Recombinetics Announces Collaboration with Mayo Clinic to Grow Human Cardiomyocytes in Swine for Exo-transplantation
Recombinetics today announced a multi-project, collaborative research and development agreement with Mayo Clinic to advance capabilities to bioengineer human stem cells within swine models. The collaboration is focused on utilizing human stem cells to produce human tissue products in a surrogate pig for exo-transplantation back into humans. These regenerative stem cell therapies aim to provide better health outcomes for patients by delaying the need for a transplant and reducing other complications including rejection and related cancers.
The collaboration brings together proprietary technologies including customized biomedical swine from Recombinetics’ regenerative medicine division, Regenevida, and quality control processes and high-quality stem cells from ReGen Theranostics. Project leads are Dr. Timothy Nelson, M.D., Ph.D. from Mayo Clinic and Dan Carlson, Ph.D., Recombinetics’ Senior Vice President of Research and Development.
“Today, only a small percentage of individuals requiring a transplant are matched with the right donor and those transplant recipients often face a life of anti-rejection drugs that come with serious side effects. With Mayo Clinic, we are working to create an abundant supply of patient-specific cellular products and reduce patient complications associated with organ tissue rejection,” says Tammy Lee, President and CEO of Recombinetics.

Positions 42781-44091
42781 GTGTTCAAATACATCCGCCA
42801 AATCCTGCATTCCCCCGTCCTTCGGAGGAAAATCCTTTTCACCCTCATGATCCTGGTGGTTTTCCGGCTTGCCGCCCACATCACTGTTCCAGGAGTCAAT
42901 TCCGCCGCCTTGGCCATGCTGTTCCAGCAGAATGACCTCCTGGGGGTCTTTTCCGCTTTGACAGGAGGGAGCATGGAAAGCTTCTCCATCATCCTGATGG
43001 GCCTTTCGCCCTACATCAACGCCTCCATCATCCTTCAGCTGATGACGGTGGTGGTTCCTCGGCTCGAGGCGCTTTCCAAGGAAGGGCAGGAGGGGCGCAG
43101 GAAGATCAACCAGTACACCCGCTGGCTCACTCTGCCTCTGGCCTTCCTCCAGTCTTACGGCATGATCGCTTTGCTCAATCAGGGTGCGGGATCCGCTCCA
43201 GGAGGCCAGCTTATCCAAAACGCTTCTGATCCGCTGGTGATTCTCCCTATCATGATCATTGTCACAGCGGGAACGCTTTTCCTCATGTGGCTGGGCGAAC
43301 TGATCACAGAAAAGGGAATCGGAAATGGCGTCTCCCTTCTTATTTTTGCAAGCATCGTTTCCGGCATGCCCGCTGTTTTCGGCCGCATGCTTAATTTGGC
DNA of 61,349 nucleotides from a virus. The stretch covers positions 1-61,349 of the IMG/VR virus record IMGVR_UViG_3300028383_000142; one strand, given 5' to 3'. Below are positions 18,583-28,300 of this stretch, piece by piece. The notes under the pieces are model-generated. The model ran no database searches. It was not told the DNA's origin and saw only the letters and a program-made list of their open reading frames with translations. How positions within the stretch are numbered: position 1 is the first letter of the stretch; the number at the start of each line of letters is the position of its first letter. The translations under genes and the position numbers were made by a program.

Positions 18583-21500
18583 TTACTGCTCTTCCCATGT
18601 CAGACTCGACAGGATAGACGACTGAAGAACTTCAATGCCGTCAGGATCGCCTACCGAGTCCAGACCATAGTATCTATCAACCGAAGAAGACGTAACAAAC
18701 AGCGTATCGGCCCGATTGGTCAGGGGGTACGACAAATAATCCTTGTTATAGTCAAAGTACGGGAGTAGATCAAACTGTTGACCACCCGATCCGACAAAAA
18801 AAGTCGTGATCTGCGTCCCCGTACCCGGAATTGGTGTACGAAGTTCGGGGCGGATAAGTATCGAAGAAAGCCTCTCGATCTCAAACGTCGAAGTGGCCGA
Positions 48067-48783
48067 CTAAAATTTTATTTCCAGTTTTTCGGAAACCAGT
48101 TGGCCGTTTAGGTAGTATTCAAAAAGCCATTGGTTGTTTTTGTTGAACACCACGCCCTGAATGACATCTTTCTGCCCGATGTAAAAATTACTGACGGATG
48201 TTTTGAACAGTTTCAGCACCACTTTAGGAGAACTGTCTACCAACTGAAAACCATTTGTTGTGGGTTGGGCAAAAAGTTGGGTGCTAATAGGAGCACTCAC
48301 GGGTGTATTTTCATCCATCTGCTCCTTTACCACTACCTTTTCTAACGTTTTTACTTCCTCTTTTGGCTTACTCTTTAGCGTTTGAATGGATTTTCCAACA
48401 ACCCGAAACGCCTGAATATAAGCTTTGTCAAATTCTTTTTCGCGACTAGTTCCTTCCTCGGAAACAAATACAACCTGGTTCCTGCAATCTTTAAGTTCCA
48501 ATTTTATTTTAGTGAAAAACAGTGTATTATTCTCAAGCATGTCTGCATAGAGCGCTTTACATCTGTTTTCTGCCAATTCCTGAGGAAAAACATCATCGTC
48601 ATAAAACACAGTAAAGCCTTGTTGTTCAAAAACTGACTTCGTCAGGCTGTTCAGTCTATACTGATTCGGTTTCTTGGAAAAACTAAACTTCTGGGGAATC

Carlson added, “Recombinetics’ gene-editing expertise in creating customized, surrogate pigs for humanized disease and tissue transplant models will provide the necessary environment to grow safe and transplantable tissues for human use. By working with Dr. Nelson and the innovative team at Mayo Clinic, we can co-develop a state-of-the-art pig production system for human tissue exo-transplantation.”
“Creating tissues using stem cells is an engineering problem. We have the technology; we have the vision; we have the unmet needs. We are pleased to collaborate with Recombinetics on this ground-breaking work,” said Dr. Nelson.